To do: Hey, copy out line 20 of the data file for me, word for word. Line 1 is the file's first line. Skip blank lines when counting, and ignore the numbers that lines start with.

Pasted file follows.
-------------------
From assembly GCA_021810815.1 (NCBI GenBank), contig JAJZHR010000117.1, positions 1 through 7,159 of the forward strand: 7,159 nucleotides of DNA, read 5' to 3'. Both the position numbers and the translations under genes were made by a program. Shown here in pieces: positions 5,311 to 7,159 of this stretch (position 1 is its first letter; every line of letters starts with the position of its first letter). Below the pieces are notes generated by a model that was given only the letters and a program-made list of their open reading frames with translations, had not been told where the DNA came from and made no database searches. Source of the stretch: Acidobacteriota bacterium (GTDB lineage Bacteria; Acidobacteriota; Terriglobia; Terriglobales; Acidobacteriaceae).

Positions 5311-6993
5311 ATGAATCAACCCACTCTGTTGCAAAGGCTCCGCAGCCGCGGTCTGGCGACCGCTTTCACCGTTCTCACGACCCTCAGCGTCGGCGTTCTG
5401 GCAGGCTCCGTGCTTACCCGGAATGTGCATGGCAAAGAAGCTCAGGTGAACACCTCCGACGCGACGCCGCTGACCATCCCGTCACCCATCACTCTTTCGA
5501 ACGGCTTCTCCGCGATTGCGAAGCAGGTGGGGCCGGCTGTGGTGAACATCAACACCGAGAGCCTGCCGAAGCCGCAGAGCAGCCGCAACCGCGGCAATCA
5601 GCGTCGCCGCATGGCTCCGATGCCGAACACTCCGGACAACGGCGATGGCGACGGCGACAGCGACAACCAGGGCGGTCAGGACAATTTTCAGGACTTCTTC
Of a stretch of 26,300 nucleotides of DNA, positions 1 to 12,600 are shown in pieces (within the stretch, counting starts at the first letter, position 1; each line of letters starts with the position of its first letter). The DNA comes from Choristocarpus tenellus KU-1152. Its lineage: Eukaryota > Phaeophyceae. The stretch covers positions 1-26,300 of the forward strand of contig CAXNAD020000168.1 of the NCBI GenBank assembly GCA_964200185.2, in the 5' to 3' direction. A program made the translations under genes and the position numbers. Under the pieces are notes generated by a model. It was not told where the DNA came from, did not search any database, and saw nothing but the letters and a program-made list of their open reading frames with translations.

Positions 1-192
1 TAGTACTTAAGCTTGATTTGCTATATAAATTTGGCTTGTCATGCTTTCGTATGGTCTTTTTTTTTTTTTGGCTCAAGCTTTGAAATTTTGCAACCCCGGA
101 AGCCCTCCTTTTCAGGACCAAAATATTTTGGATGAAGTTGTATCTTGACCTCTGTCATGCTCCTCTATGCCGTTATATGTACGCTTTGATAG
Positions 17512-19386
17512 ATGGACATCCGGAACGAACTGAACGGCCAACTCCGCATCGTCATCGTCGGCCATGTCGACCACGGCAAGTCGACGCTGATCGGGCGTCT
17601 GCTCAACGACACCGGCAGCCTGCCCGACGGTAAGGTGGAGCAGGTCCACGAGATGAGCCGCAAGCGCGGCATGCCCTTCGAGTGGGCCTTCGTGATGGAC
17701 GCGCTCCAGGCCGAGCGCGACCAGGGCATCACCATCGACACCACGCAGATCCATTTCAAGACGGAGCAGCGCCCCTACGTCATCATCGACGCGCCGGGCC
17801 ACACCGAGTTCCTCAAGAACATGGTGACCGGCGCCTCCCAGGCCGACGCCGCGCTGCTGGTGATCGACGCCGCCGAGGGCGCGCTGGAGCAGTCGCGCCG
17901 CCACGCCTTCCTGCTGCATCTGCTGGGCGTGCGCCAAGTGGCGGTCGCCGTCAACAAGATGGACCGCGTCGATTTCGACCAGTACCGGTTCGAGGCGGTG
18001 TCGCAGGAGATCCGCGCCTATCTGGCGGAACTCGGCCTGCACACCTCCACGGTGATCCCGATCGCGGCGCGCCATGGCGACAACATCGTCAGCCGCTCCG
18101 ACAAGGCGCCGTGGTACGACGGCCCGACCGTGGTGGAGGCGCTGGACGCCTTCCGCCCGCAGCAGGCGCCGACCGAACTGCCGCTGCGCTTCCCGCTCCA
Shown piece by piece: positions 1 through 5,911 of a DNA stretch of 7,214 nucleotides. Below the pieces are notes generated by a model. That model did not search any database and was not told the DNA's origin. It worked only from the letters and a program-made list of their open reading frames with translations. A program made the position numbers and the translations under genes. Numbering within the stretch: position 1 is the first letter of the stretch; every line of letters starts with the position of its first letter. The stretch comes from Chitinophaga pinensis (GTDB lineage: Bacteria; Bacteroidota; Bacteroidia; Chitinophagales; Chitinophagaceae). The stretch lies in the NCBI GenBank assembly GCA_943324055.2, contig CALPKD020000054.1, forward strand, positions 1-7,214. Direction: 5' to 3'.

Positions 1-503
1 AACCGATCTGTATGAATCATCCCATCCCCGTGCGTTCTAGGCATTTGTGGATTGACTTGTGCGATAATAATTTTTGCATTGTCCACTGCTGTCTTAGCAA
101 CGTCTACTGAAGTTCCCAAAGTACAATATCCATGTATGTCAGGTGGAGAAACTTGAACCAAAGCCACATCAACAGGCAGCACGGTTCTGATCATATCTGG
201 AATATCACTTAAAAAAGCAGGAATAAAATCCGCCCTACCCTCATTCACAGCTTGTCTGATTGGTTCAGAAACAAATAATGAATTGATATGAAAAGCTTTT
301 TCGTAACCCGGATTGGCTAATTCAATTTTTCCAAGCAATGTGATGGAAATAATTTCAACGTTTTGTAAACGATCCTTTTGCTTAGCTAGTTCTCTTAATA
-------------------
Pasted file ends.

Positions 1-503